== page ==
How Poverty & Monetary Sytems, Modern & Ancient, play out in Uganda

Ekkehard Doehring, Sabine Becker, Edna Byabalemi & Moren Katwiesigye
Ekkehard Doehring is Associate Editor of Nile Journal



From early 15th century or there about, pre coin monetary systems, in the form of cowry shells, precious metals and others, began circulating in the coastal areas of East Africa. These steadily spread inland to reach places as far removed from the coast as present day Uganda and much of eastern Congo. They slowly but not completely replaced the age old system of trade by barter.

From the late 19th century through to the early years of the 20th century, Indian rupees replaced cowry shells as a medium of trade. Indian traders had long traded with coastal East Africa, courtesy of the seasonal monsoon winds. With the beginning of imperial rule rupees were swiftly replaced by colonial coins and later colonial bank notes.


Uganda is 50 years into independence status and has been through a period of turbulence and transformation. It is the proud owner of its own currency and bank notes, issued from the central Bank in Kampala, which is the Bank of Uganda. The notes are pretty and tasteful, and range from the 1000 to the 50,000 shilling note.



Far from government and the major centers of trade and commerce, there exists in Uganda segments of the population that are not familiar with anything above the 2000 shilling note, which is still less than one dollar. A traveller producing 5000 shilling note (the equivalent of 2 dollars) to settle a monetary transaction is likely to find no takers. People will shy away because they have not seen so huge a bill before. This quite involuntary response is equal to a withdrawal from the modern monetary system. And it is an indication of the level and prevalence of poverty in some segments of rural Uganda.

The UN has defined poverty as an income of less than one US Dollar per day. Others say that anything less than 2 dollars a day is poverty. Even going by the more liberal UN definition, fully 30 percent of Uganda’s 30 plus million people can be regarded as poor people. The period between 1988 and 2007 saw a reduction in poverty level in the country by almost half, a remarkable achievement. Unfortunately it did not last and was followed by a downward spiral.

Nevertheless Uganda possess a functional modern money system, complete with a floating daily exchange rate, stock markets, and a large and diverse banking system plus other features of a modern economy. In parts of Kampala if shut your eyes from the potholed roads that brought you there you could almost imagine that you are in a European city.

At the same time, there is a marked and increasing imbalance in access to these modern facilities and commodities. The discrepancy between rich and poor in the country widens by the day and the level of misery deepens.  The unequal development between town and country has evoked a great deal of debate in the country as well as some degree of unease. Although six out of ten fastest growing economies are Sub-Saharan African, it has to be noted that this development primarily profits the rich while the poor are left wallowing in poverty at the periphery amidst a population demography that is escalating out of hand.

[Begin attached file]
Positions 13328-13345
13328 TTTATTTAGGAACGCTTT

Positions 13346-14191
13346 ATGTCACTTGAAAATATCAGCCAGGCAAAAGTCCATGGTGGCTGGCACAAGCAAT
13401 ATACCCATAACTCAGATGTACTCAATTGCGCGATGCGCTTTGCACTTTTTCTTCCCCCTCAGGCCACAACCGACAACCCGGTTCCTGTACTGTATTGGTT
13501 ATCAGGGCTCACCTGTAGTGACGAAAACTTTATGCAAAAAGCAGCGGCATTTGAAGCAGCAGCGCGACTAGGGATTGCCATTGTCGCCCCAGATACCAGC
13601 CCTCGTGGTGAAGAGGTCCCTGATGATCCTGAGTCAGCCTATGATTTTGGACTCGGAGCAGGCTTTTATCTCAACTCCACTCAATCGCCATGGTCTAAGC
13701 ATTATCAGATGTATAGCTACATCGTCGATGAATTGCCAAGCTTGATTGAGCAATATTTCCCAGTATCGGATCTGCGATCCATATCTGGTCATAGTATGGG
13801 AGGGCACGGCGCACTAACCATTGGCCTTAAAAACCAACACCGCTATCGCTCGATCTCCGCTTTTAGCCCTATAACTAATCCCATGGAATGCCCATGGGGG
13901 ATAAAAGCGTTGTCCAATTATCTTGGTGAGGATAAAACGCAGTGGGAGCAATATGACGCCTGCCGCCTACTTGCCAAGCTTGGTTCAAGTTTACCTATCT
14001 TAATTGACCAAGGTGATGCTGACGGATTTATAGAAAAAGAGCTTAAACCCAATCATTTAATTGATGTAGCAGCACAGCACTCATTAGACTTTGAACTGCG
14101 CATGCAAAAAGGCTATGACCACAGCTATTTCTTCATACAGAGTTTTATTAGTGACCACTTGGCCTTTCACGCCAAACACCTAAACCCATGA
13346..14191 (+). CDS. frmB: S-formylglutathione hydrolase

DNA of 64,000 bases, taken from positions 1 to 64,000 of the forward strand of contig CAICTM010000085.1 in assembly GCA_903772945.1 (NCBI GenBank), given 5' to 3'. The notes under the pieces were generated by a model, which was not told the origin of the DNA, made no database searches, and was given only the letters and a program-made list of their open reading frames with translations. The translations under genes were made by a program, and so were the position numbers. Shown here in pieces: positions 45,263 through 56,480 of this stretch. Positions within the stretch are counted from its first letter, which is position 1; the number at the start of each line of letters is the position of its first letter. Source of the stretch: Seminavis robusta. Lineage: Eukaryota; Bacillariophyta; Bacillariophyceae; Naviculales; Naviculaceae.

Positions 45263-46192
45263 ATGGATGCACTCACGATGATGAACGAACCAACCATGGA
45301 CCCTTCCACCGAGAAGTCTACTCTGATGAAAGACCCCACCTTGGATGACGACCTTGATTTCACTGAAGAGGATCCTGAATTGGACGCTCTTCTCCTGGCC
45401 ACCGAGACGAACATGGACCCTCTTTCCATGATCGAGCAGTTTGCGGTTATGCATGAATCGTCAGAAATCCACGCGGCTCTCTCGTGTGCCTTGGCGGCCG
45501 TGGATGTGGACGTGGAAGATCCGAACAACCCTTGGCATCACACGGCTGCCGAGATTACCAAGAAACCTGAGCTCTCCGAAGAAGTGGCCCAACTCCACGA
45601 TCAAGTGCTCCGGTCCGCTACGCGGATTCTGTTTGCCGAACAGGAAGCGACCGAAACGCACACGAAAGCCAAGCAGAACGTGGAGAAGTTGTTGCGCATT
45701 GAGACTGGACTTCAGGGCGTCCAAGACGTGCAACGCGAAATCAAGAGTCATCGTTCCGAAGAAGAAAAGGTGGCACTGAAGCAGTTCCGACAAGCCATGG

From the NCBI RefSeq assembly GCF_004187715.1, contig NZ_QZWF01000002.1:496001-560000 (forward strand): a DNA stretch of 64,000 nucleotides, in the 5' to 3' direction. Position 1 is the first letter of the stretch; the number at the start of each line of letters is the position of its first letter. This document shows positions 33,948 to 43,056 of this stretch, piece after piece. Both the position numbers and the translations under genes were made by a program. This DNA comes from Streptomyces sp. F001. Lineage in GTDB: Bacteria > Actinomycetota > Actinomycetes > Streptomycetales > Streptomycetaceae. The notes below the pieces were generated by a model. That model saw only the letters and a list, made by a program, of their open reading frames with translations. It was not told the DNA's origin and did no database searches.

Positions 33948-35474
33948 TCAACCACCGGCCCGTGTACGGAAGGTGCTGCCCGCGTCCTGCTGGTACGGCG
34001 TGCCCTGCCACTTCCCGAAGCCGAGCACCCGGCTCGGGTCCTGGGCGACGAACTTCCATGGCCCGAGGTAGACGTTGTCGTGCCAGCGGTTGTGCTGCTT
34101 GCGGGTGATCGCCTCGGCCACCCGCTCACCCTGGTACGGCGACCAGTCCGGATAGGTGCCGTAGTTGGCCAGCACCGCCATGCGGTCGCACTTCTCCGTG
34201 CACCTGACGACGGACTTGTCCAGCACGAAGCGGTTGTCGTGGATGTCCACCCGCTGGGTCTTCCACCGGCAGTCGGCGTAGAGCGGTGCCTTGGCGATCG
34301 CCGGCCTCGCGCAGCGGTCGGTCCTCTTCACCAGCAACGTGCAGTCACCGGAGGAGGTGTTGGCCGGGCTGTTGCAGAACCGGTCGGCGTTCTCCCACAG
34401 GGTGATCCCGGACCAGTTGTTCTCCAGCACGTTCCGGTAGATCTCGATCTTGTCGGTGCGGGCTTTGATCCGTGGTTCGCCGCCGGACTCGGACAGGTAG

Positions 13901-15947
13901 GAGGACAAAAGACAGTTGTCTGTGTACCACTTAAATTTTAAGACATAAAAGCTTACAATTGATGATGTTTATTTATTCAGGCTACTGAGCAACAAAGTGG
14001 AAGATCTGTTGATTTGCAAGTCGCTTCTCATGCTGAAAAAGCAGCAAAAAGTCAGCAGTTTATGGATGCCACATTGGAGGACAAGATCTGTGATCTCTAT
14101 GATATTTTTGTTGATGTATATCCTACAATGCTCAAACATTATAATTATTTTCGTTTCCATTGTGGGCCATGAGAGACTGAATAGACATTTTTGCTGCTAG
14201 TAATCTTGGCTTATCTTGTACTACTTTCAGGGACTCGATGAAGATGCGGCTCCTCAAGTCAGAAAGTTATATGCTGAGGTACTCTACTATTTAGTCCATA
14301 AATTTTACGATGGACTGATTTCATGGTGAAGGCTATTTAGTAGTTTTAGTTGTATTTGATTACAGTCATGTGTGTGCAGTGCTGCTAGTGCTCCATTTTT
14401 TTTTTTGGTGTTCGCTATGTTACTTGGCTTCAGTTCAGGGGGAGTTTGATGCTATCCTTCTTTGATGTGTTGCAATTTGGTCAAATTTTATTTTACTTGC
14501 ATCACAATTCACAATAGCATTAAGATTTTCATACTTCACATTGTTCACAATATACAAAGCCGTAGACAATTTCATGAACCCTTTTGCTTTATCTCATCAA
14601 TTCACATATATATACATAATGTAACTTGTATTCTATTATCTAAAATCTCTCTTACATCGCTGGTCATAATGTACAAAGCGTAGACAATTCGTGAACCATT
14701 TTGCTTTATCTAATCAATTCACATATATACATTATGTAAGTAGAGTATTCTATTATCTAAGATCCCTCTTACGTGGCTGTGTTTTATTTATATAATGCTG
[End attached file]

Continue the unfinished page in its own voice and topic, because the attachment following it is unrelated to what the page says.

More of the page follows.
Overall, the present situation has forced a great number of rural people in Uganda to opt out of the modern cash economy and to gravitate towards olden day practice of trade by barter. You do for me I do for you. In its present mode the barter trade includes direct exchange of goods and the exchange of work value as virtual money forms. A certain social intimacy alien to the money economy creeps in.

Today a large part of central Congo has totally abandoned official currency, and has by ad hoc set up its own systems of value reference and in the process acquired a certain independence from the Center. Work unit such as helping someone seed a field at planting season, later on at harvest time may transform into a share of the fruits of the fields. Let us tell from our own experience about some present day adaptations of the old traditional African money forms, as practiced today by women groups in northern Uganda, to help out in their daily management in an economically marginalized life.

During Christmas break of 2012, we visited Boomu Women’s camp, near Murchison’s Conservation area. The mission of the camp is to help the women in the surrounding community manage their daily life, particularly during times of crisis. In the camp women learn traditional weaving skills. They learn horticulture, agro farming as well as traditional cuisine. And they put what they learn into practice. The camp provides the raw materials and whatever else is needed to facilitate these activities.

Cash money does not enter the game till towards the very end, when the products and produce are sold, and the women or the woman who has worked it is rewarded with the cash money minus of course the cost of the raw material. Every product bears the insignia of the woman that worked it along with the price tag. Everything is carried out in the open. There is a certain democracy here.

In addition the women at the camp provide service such as meals, tour guides to tourists, local and foreign, who visit the Murchison’s Game Park. From the surplus of touristic activities, support is given to the local school for school texts, and for meals at schools. The local health station is supported with medicaments.  Storytelling and culture activities are organized, in the framework of a heritage garden, which is the meeting place for the community and tourist alike.

Everything is done without cash flow. But in the end everyone is accorded the benefit from the work and the effort they have put in. Thus is the olden day African monetary system of barter trade mobilized to ameliorate the modern condition of acute rural poverty.